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Philip's Aetolian Campaign

When he heard what had happened in Macedonia, and
Ambracus taken.
had thus paid on the spot for the selfishness and folly of the Epirotes, Philip proceeded to besiege Ambracus. By an energetic use of earthworks, and other siege operations, he quickly terrified the people into submission, and the place surrendered after a delay of forty days in all. He let the garrison, consisting of five hundred Aetolians, depart on fixed conditions, and gratified the cupidity of the Epirotes by handing over Ambracus to them; while he himself set his army in motion, and marched by way of Charadra, being anxious to cross the Ambracian gulf where it is narrowest, that is to say, near the Acarnanian temple called Actium. For this gulf is a branch of the Sicilian sea between Epirus and Acarnania, with a very narrow opening of less than five stades, but expanding as it extends inland to a breadth of a hundred stades; while the length of the whole arm from the open sea is about three hundred stades. It forms the boundary between Epirus on the north and Acarnania on the south. Philip, therefore, having got his army across this entrance of the gulf, and advanced through Acarnania, came to the city of Phoeteiae, which belonged to the Aetolians;1 having, during his march, been joined by an Acarnanian force of two thousand foot and two hundred horse.
Philip enters Aetolia; takes Phoeteiae.
Encamping under the walls of this town, and making energetic and formidable assaults upon it during two days, it was surrendered to him on terms, and the Aetolian garrison were dismissed on parole. Next night, however, five hundred other Aetolians, believing the town still untaken, came to its relief; whose arrival being ascertained beforehand by the king, he stationed some men in ambush at certain convenient spots, and slew most of the new-comers and captured all but a very few of the rest. After these events, he distributed a month's rations of corn among his men from what had been captured, for a large store was found collected at Phoeteiae, and then continued his advance into the territory of Stratus. At about ten stades from that town he pitched his camp on the banks of the river Achelous; and from that began laying waste the country without resistance, none of the enemy venturing out to attack him.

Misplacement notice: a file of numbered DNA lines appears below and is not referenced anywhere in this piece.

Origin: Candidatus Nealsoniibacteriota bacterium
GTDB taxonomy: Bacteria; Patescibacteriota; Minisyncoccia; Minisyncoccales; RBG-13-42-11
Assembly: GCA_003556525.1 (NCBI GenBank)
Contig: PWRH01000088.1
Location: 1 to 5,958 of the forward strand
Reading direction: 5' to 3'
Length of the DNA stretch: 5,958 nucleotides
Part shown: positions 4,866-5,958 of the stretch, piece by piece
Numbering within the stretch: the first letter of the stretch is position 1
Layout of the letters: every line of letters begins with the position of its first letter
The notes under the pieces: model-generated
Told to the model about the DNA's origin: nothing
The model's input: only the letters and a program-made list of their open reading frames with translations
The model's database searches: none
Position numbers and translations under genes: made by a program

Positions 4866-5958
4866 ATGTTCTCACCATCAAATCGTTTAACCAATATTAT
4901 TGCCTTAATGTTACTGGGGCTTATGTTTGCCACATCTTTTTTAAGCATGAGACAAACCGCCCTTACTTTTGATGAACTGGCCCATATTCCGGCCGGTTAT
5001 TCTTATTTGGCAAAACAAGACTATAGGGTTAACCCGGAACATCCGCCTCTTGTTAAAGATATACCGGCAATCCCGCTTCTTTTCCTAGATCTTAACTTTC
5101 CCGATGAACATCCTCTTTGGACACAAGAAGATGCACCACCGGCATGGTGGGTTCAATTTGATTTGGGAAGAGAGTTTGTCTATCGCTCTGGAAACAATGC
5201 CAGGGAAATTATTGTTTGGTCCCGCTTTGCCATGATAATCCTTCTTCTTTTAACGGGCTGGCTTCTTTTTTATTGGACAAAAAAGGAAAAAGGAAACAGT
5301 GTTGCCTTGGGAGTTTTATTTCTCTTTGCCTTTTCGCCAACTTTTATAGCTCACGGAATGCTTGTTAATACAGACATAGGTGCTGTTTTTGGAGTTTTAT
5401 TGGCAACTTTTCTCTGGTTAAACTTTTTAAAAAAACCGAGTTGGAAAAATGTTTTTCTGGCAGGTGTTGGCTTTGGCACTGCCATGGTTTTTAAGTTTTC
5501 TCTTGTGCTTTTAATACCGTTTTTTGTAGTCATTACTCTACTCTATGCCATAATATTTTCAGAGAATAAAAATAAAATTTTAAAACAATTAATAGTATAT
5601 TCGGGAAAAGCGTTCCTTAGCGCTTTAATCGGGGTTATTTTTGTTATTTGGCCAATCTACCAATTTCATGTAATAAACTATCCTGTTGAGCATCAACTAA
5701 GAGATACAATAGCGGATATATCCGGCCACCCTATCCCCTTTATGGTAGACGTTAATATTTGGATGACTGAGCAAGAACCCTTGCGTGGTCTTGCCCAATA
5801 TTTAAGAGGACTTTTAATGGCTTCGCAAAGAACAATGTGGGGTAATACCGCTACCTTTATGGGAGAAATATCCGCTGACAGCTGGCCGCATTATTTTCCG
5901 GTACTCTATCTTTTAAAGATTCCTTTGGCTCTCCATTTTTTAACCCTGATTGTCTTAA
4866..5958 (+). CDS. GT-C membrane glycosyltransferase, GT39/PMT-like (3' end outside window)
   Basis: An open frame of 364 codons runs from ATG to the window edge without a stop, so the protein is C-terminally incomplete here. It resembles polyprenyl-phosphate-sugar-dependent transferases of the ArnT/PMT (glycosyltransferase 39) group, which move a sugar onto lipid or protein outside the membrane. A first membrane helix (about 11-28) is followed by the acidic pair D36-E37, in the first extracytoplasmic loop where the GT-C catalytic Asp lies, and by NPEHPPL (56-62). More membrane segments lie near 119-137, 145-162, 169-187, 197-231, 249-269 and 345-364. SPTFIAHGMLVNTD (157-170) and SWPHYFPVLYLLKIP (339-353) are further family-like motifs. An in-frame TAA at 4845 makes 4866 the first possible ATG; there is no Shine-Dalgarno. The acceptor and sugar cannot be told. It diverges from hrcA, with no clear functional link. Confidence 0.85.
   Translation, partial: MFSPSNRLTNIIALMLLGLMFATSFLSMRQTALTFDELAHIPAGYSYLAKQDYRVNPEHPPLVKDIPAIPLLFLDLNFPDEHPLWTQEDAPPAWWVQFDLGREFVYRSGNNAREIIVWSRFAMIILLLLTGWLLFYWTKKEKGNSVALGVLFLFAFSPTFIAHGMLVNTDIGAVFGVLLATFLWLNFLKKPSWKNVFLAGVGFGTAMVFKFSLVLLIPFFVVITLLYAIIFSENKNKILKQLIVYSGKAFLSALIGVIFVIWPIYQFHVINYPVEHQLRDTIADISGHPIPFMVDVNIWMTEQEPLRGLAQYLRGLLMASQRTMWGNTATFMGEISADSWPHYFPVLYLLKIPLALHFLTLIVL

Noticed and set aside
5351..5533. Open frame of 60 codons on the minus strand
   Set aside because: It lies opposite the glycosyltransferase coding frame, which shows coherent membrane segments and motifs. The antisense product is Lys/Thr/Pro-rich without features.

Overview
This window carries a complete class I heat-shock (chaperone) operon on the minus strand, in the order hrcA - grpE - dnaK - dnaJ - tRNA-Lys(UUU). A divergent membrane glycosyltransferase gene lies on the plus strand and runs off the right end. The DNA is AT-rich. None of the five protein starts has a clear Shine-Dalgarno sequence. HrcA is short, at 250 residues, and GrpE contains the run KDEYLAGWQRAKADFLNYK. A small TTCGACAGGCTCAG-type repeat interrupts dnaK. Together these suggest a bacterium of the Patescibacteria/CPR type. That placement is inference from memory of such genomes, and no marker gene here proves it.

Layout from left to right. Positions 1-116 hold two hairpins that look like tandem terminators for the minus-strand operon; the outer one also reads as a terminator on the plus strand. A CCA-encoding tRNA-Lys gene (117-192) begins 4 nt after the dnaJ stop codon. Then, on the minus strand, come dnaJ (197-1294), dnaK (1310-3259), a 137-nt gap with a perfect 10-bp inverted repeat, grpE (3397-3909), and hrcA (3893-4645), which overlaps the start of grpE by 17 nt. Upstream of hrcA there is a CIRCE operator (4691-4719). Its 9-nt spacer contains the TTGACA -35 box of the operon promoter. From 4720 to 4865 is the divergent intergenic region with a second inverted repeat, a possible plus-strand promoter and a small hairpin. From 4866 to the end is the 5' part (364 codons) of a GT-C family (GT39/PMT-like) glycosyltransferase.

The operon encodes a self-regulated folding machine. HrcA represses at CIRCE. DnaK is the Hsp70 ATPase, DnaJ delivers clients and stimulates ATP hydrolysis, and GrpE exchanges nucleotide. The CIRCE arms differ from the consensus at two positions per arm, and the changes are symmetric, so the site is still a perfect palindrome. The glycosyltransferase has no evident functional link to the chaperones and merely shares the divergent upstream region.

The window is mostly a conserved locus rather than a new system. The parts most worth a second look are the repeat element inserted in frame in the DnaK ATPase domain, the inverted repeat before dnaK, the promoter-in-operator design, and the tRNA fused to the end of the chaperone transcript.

1 Though it was in the territory of Acarnania (Steph. Byz.)

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Acarnania (Greece) (4)
Epirus (Greece) (2)
Macedonia (Macedonia) (1)
Charadra (1)
Aetolia (Greece) (1)
Actium (Greece) (1)

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hide References (4 total)
  • Commentary references to this page (2):
    • Titus Livius (Livy), Ab urbe condita libri, erklärt von M. Weissenborn, books 33-34, commentary, 33.17
    • Titus Livius (Livy), Ab urbe condita libri, erklärt von M. Weissenborn, books 43-44, commentary, 43.21
  • Cross-references to this page (2):
    • Dictionary of Greek and Roman Geography (1854), A´CTIUM
    • Dictionary of Greek and Roman Geography (1854), STRATUS
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